This article was first published at the McAlvany Intelligence Advisor on Friday, September 19, 2014:
Jesus Fernandez got nervous when his company installed 21 new Universal Robots that were supposed to make his life easier and safer by helping him move parts in and out of its metal-cutting machines. At $20,000 apiece, the robots threatened to replace him altogether, or so he thought: “At first, I had doubts the robots could do what I did, moving the parts around, handling the parts.” But he timed himself against one of them and concluded: “I’m fast, but the robots are faster.” Fernandez accepted the new technology and now operates three of the so-called collaborative machines, reducing labor costs for his company while simultaneously increasing his take-home pay.
Fernandez’s boss, Gregg Panek, president of Panek Precision, Inc., a machine shop in Northbrook, Illinois, said one of the reasons for the improved efficiency is “because robots work overnight and don’t take lunch breaks and they just keep going.” He added: “Having the robots has allowed us to move our existing workers into more useful tasks. We’ll always need people.”
In 1779, the first Luddite, an unschooled youth named Ned Ludd, smashed two stocking frames in an English textile company, believing that the labor-saving inventions were going to put him out of work. The Compact Oxford English Dictionary now defines the term “Luddite” as “describing those opposed to, or slow to adopt or incorporate into their lifestyle, industrialization, automation, computerization, or new technologies in general.”
Today, the term often applies to Progressives who, like President Obama, oppose self-operated elevators and ATM machines because they put people out of work. They may more properly and accurately be called “regressives,” wanting in essence to put millions of Americans back on the farm. At the turn of the 20th century, agriculture employed more than 70% of American workers. Today, thanks to vast improvements in machinery and technology, that industry employs less than 2% while not only feeding America but much of the world as well.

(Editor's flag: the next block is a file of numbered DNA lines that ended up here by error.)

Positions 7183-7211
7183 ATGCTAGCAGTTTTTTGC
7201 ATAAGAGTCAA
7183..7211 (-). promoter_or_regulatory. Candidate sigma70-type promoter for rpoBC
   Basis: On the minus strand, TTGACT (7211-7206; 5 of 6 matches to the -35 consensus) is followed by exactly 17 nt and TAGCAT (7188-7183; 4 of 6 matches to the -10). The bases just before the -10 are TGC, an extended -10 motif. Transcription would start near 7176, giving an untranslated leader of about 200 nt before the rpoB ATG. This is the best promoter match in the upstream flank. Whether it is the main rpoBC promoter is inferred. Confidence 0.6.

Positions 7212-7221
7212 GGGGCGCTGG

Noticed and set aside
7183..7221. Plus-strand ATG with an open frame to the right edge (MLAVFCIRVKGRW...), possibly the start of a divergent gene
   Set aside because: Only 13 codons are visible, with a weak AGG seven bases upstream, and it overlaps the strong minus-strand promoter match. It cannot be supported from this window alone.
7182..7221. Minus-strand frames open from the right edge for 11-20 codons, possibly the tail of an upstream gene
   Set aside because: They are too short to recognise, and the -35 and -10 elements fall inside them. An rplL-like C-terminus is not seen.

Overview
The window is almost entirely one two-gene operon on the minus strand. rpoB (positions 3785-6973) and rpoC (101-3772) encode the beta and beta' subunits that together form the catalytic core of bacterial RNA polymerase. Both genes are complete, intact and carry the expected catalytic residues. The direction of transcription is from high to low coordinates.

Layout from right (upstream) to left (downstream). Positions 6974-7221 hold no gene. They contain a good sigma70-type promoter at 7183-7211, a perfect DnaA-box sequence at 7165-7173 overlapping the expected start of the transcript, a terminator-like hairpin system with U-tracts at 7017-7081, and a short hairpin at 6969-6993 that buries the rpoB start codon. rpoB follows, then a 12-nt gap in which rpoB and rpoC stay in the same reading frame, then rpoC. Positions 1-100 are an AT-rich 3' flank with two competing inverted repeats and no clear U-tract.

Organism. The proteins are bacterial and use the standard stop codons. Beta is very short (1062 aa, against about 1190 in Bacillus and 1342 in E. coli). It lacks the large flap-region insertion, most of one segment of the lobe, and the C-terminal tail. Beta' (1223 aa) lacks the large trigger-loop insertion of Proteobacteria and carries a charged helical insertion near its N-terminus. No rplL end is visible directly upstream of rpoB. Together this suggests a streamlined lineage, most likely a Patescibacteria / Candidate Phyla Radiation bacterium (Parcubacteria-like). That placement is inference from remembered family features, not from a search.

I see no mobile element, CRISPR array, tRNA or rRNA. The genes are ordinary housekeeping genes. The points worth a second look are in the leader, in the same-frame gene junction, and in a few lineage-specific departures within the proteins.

In an ironic juxtaposition of reality and ideology, Applebee’s announced the introduction of table tablets to replace its servers the day before Obama announced his drive to raise the minimum wage. The table tablets, made by Presto, were already in place at Chili’s restaurants around the country. National Review’s Annie Lowery explained the iron law of economics regarding Presto this way:
Each console goes for $100 per month. If a restaurant serves meals eight hours a day, seven days week, that works out to $.42 per hour per table – making the Presto cheaper than even the very cheapest waiter.
Moreover, no manager needs to train it, replace it if it quits, or offer it sick days. And it doesn’t forget to take off the cheese, walk off for 20 minutes, or accidentally offend with small talk, either.
As the minimum wage raises the cost of labor, the incentive to replace that labor with cheap table tablets and now “collaborative machines” in small manufacturing companies has become almost irresistible.
There’s a large jewelry manufacturing company in Lafayette, Louisiana, named Stuller, Incorporated. It invested in a collaborative machine that the company workers immediately named Fred. Fred looks like a tall water cooler on wheels, and roams throughout the company’s enormous 600,000 square foot plant delivering tools to the company’s workers and then putting them away when they’re done. Fred is working out so well that Stuller plans to invest in a second robot for its stone cutting division.
There’s a toy maker in Hatfield, Pennsylvania, that bought a robot from Rethink Robotics, which company workers quickly named Baxter. Baxter has been programmed to pick up and replace parts and even do some simple assembly of them. It not only makes the workers more efficient, it makes the company more competitive, according to Michael Araten, the president of K’NEX Brands: “When something comes off the line and has to be handled, it becomes labor intensive and that makes us not globally competitive. So it’s important to make that automated.”
Robots have been used in large manufacturing facilities for years, putting together automobiles, refrigerators, and other hard goods. But with the entry of low-cost robots, the economy will be enjoying another iron law of economics: when the price of something comes down, more of it will be demanded. Put another way: when the price of something comes down, paychecks are stretched further and last longer, which translates into a higher standard of living. While it’s true that American agriculture displaced, over time, most of its workers, it would be hard to find a single one of those workers who would now like to go back onto the farm and work 16 hour days for yesterday’s standard of living. The robot revolution is not only continuing to improve Americans’ lifestyles, but also spoiling the Luddites’ contentions that such improvements are counterproductive. It’s a joy to watch.
The Wall Street Journal: Robots Work Their Way Into Small Factories
The National Review: The Minimum Wage and the Rise of the Machines The robot future is coming